Peters Projects exhibits Kelliher-Combs' SITE Santa Fe commissioned works entitled Remnant. The series consists of shadow boxes with objects from the natural world, items from Alaskan wildlife, such as bones, organs, and feathers. “Remnant can have multiple meanings, but the idea is that something left behind is maybe found, unearthed, discovered,” she said in an interview with the Santa Fe New Mexican’s Pasatiempo. “I take these pieces of natural material and they’re embedded under this synthetic skin, this membrane that’s containing them, and that’s reminiscent of real skin or hide. It’s a commentary on this Western concept of making things out of synthetic materials because it’s supposed to be better and last longer, but look at what’s happened as a result of that: plastics are around for millennia, choking our oceans and waterways and killing our wildlife. A lot of it is a commentary on how our environment is changing rapidly. Living in a place like this (Alaska), there are complicated issues about wildlife management, sports hunting, subsistence hunting, indigenous rights, access to food, and things like that. I’m thinking about those things alongside the changing environment and the sense of place.” Kelliher-Combs considers humanity equally affected by their self-imposed impact on the Alaskan environment and wildlife. “There’s always this distinction between man and nature, but man is part of nature,” she said.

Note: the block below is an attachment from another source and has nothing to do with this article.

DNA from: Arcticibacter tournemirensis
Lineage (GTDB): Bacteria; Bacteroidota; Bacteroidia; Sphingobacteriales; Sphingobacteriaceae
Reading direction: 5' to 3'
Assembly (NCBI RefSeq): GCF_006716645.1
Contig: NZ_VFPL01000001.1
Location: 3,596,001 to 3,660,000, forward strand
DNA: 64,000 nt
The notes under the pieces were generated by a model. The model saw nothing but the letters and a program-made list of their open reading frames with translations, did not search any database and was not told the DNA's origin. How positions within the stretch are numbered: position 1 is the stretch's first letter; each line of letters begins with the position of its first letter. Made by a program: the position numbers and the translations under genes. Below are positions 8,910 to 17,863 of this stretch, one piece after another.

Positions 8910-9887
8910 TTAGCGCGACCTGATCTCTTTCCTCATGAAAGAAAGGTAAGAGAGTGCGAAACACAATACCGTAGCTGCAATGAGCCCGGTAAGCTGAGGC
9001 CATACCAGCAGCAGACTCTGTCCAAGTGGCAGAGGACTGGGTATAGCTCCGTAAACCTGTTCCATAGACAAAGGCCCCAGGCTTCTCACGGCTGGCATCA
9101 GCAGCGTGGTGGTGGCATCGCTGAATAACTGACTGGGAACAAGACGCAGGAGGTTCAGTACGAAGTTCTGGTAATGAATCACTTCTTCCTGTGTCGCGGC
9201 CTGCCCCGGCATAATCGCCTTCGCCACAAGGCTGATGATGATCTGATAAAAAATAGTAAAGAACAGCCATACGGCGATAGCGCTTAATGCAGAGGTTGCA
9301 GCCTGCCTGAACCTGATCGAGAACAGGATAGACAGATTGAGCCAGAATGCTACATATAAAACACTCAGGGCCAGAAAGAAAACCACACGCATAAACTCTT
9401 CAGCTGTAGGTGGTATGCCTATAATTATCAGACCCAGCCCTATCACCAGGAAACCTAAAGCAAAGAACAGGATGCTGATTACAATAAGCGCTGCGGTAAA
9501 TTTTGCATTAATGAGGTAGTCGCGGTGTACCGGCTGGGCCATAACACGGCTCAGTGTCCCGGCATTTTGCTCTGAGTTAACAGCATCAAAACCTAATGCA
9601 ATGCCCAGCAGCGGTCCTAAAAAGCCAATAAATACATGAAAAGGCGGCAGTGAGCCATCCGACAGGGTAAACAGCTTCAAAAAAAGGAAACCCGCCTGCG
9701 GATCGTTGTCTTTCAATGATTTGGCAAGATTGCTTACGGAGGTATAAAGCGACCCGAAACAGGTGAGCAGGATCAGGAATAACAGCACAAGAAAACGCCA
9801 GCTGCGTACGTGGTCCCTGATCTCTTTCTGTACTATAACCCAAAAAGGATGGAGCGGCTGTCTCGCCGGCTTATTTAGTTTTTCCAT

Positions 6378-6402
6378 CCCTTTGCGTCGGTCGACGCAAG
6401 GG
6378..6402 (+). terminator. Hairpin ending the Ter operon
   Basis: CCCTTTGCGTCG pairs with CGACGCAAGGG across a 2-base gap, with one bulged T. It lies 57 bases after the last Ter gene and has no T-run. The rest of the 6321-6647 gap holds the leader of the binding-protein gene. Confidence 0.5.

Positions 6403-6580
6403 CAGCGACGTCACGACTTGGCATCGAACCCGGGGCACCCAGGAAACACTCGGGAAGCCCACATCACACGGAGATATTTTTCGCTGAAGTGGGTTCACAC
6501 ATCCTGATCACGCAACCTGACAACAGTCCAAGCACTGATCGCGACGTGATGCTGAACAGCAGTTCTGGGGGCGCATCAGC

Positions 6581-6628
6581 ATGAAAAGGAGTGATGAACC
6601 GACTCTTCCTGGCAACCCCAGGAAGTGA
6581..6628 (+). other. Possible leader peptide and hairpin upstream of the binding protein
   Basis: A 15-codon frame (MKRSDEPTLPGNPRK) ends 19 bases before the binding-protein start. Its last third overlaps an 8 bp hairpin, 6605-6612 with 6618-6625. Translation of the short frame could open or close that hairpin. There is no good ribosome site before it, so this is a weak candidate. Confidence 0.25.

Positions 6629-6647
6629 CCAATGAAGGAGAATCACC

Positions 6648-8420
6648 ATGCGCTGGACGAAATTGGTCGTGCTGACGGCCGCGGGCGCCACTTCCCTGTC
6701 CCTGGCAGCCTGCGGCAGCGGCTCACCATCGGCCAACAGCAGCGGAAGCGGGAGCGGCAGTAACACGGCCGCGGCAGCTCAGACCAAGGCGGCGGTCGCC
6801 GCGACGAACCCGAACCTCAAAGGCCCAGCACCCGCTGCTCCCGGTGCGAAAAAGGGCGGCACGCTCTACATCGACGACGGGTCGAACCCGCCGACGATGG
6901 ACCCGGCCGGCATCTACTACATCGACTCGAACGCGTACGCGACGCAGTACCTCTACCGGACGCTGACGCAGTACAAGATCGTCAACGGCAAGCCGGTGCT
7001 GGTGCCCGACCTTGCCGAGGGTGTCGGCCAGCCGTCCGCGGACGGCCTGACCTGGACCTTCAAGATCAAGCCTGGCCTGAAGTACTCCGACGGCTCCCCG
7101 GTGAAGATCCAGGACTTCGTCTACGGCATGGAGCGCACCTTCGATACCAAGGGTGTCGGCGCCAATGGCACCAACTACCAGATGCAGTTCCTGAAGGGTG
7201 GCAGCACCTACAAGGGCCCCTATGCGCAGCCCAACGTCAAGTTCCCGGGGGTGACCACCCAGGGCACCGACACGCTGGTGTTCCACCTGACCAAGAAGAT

These 20 Artists Are Shaping the Future of Ceramics
2/23/17 - by Casey Lesser for Artsy
“It feels like a collaborator,” Porter Lara says of clay. “I rarely end up in the place I think I’m going because the clay has its own ideas. I like the feeling of being led by the material.” She harvests her own clay from a site near Albuquerque, makes her vessels from coils, burnishes them with a stone once the clay dries, and fires the works in a pit in her front yard.